Sports bras might seem like a grab-n-go kind of garment: As long as it’s tight, it fits, right? Not quite. According to Lori Kaplan, owner of NYC-based Bra*Tenders, “9 out of 10 women are still wearing the wrong bra size.” We spoke with Kaplan for some expert advice on what to look for in a sports bra—and why.
Sports bras and sweat go hand in hand, which is why a moisture-wicking fabric is key.
“This will ensure the skin stays dry and doesn’t chafe or develop a rash, especially under the bust,” Kaplan says. Moisture-wicking fabrics will also greatly prolong the life of your bra.
Contrary to popular belief, “a sports bra’s support comes primarily from the band around the rib cage, not from the straps,” Kaplan says. Make sure your band fits properly with a simple test: There should be enough room for two fingers to easily slip beneath the band, but no more. Kaplan also suggests looking for bras with adjustable straps, as the elastic stretches and relaxes with wear.
Cups are key if you want your top half to feel secure during long rehearsals or classes. “Cup-sized bras reduce movement, stress and strain on breast tissue,” Kaplan says. Regardless of how small or large your chest, Kaplan recommends that everyone purchase a cupped sports bra. “This will eliminate bounce and maximize motion control,” she says. However, if your costume calls for a basic design without cups (also known as a “compression” bra), “it should have adjustable straps, and should be snug enough while still passing the two-finger rule.”
A Bra's Life
Lori Kaplan, owner of Bra*Tenders in NYC, shares her pro tips on prolonging the life of your sports bra.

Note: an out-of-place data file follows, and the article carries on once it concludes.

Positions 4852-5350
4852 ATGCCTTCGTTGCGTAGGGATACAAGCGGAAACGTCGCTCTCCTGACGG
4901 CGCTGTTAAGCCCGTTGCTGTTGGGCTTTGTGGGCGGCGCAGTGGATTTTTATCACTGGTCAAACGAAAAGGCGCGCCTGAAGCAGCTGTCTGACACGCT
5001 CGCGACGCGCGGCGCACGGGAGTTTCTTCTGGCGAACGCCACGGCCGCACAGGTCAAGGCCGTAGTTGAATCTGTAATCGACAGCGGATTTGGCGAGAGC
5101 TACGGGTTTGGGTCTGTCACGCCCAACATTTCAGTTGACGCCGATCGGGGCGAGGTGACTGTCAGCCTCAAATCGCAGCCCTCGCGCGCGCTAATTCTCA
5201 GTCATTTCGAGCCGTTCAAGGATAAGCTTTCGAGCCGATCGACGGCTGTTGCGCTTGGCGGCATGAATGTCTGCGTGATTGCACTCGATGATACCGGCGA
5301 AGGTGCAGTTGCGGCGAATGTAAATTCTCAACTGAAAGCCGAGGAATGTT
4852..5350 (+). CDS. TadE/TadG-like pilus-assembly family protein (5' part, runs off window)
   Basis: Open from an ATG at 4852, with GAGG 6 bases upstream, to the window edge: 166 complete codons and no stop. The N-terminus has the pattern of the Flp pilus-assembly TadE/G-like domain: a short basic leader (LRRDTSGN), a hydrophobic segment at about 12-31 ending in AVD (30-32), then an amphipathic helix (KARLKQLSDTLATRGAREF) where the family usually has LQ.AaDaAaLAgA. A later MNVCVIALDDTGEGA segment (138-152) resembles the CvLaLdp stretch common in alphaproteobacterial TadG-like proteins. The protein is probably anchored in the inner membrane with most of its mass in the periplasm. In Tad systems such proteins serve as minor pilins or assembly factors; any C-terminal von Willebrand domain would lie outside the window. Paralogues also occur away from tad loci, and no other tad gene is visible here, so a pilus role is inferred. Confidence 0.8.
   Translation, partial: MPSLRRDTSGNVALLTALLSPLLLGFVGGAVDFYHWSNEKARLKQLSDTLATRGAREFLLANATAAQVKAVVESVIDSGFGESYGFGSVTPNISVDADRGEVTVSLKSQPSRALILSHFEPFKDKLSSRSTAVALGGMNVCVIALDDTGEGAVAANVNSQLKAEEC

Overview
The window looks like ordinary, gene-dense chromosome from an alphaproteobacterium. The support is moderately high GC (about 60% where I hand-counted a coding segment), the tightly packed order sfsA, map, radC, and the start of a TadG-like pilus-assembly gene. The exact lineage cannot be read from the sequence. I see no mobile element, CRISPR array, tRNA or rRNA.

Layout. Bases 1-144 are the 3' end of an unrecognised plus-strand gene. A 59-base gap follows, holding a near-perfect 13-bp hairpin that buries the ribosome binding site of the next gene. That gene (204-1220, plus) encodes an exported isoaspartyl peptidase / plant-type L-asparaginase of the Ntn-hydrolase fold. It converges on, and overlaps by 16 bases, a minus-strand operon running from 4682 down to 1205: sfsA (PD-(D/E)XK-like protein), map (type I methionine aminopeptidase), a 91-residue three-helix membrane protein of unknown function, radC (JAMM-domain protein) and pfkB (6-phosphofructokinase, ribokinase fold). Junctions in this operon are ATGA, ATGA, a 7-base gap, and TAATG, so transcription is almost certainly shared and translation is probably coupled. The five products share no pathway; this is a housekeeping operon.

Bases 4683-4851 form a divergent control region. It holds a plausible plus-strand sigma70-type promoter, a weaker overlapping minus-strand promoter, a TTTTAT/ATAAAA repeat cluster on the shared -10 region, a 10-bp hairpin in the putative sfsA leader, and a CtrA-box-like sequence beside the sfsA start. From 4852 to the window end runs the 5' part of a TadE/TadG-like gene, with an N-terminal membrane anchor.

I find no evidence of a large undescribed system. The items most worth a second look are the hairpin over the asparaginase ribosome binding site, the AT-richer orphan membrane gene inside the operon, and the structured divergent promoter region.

If you sweat a lot while wearing your bra, wash it after each wear so the sweat doesn’t break down the bra fibers. For moderate activity, only wash the bra every two or so wears.
Like pointe shoes, keep a few bras in rotation so you aren’t relying on only one to get you through a busy weekly dance schedule.
Keep in mind that the average lifespan of a sports bra is six months to a year with normal wear and tear. If you’re past that time frame, it might be time to buy a new one!
Chipped nails happen to the best of us, but they don’t have to mean the end of your manicure. Instead, take a piece of tape and place it diagonally or horizontally across your chipped nail, so that the portion with the chip is exposed. Pick a color that complements your original mani, and carefully paint over the tape and the nail. Let it dry for a minute, slowly peel away the tape, and—voilà! You’ve got a fun graphic fix to your chip-tastrophe.
(From left) Darriel Johnakin, Diego Pasillas, and Emma Sutherland (all photos by Erin Baiano)
Dance Spirit's 2019 Cover Model Search finalists: Darriel Johnakin, Diego Pasillas, and Emma Sutherland! One of them will win a spot on Dance Spirit's Fall 2019 cover. Learn more about the dancers on their profile pages, and then vote for your favorite below. You can vote once a day now through July 15.
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Isabella Boylston in "The Bright Stream" (Rosalie O'Connor, courtesy American Ballet Theatre)
Beloved by ballet fans for her lucid technique and onstage effervescence, by her Instagram followers for the deftly curated photos and videos she shares of her glamorous life, and by fangirl Jennifer Garner for all of the above, American Ballet Theatre principal Isabella Boylston is one of the rare ballet stars who's achieved mainstream fame. A native of Sun Valley, ID, Boylston trained at the Academy of Colorado Ballet and the Harid Conservatory before joining the ABT Studio Company in 2005. She entered the main company as an apprentice in 2006, and attained principal status in 2014. In addition to her successes with ABT, where she dances nearly every major ballerina role, Boylston has served as artistic director of the annual Ballet Sun Valley Festival, which brings high-level performances and classes to her hometown. And speaking of famous Jennifers: Boylston recently appeared as Jennifer Lawrence's dance double in the film Red Sparrow. Catch her onstage with ABT as Manon, Odette/Odile, and Princess Aurora during the company's Metropolitan Opera House season this summer in NYC. —Margaret Fuhrer